Kimberley’s flume project to replace the aging concrete flood channel which carries Mark Creek through downtown Kimberley, is proceeding on schedule, says Mayor Ron McRae.
“It is on schedule,” McRae said. “The contractor, Copcan, originally hoped to have this first reach tied up by the end of October, but just the sheer magnitude of the project has slowed them down a bit.
“But it is progressing quite nicely, the weather has cooperated for most of the fall. We fully expect this piece to be tied up by the end of November.”
This particular first piece takes the much widened stream up to the Wallinger Avenue bridge.
The $4.25 million project will widen the creek through the downtown area, with specific structures designed to slow water flow in some areas, and provide fish habitat. Thus far, the City has been paying for the first third of the project, though McRae says they hope to hear something on the gas tax grant application to provide some provincial and federal funds for the next two phases in a couple of weeks.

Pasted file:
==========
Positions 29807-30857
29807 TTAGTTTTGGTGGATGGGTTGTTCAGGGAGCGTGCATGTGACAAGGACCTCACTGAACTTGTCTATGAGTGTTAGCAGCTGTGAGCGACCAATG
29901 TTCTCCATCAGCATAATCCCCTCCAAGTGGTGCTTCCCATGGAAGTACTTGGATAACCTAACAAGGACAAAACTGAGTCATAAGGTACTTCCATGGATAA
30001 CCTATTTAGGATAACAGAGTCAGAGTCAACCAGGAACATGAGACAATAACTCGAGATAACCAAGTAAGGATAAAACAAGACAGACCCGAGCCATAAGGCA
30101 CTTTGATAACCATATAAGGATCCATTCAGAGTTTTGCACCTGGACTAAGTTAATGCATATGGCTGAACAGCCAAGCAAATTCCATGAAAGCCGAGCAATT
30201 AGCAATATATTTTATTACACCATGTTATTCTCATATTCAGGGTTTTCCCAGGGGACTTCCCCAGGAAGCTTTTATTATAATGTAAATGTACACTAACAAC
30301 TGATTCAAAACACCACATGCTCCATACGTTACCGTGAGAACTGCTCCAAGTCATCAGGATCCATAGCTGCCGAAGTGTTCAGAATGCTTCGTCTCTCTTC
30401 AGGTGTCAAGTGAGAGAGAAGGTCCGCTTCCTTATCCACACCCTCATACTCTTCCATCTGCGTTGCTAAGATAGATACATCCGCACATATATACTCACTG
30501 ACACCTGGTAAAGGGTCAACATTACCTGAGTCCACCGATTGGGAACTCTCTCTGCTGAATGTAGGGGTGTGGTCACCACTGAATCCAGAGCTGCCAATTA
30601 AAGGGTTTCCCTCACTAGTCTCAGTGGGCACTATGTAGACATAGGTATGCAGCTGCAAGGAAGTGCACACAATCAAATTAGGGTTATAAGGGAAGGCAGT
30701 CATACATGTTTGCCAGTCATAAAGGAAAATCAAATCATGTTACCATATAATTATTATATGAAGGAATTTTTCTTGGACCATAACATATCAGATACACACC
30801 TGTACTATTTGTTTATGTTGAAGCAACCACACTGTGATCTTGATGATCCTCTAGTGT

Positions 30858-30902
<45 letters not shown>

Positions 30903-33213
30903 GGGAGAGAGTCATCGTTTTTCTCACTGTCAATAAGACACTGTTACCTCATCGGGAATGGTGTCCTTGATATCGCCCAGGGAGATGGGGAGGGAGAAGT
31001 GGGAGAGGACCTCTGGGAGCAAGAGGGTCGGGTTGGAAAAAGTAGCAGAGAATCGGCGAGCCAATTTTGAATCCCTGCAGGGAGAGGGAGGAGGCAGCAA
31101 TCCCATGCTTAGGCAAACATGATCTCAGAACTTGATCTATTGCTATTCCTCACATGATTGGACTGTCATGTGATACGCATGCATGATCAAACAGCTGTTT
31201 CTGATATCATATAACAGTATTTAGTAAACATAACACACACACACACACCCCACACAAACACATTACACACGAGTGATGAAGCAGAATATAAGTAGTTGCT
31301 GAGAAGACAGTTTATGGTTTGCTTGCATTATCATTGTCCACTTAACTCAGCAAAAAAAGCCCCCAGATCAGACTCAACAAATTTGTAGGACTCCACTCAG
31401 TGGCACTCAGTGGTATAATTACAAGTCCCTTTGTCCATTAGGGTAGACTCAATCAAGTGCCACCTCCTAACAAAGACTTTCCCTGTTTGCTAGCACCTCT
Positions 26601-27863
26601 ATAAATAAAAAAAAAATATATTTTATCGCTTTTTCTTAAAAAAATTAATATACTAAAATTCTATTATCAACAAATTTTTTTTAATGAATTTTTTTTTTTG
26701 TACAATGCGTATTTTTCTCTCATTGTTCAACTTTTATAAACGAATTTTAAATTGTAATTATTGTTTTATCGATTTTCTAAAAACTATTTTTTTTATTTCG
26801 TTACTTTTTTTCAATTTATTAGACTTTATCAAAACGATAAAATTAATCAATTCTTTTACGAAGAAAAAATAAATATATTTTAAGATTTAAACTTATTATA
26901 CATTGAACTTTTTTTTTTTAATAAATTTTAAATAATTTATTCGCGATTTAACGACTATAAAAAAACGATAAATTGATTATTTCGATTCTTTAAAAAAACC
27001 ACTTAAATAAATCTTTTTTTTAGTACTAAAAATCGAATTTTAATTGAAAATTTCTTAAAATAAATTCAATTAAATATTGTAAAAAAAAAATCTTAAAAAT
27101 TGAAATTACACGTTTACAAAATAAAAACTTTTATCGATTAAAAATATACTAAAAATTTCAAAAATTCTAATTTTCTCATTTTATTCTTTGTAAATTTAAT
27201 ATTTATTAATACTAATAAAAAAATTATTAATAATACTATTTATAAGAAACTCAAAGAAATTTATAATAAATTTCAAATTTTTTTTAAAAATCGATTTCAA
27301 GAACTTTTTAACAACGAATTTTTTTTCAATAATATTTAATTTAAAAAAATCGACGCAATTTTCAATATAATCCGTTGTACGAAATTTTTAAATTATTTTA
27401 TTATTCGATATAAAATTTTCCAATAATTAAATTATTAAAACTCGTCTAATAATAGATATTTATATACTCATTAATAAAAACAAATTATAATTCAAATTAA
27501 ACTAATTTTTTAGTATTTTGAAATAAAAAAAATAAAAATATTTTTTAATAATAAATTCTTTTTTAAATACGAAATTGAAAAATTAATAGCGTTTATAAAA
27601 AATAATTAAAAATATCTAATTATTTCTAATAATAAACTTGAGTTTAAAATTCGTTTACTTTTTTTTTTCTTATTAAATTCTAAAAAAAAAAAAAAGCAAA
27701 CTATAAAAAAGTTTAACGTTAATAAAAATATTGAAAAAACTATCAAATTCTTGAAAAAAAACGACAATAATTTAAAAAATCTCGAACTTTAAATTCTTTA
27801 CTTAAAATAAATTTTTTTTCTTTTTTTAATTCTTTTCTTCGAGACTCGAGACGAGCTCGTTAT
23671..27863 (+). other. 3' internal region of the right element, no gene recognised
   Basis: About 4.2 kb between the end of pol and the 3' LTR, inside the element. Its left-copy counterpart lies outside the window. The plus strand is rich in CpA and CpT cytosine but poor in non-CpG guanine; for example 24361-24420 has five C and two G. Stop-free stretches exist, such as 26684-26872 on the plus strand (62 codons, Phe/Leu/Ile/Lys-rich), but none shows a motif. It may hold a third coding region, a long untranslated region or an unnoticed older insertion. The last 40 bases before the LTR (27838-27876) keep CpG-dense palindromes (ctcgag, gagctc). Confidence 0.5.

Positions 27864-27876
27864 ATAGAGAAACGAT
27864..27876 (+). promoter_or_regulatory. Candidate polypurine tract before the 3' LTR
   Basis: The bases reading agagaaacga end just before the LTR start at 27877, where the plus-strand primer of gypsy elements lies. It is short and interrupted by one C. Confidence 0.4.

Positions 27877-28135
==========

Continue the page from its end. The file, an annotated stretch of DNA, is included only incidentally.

“We are already moving into planning the upper reaches,” he said.
When the flume project first went into serious discussion at Council, Kimberley City Council was visited by a group who wanted to put a white water kayak course into the creek. They argued it would be an excellent tourist attraction. Council didn’t disagree with that but said the group would have to come up with their own funding as the City was mainly interested in public safety and flood control in their work.
“We haven’t had any contact from the kayak group since they first visited Council,” McRae said. “But the city is proceeding on the basis of retrofitting the flume and dealing with flood issues. The kayaking is totally secondary.”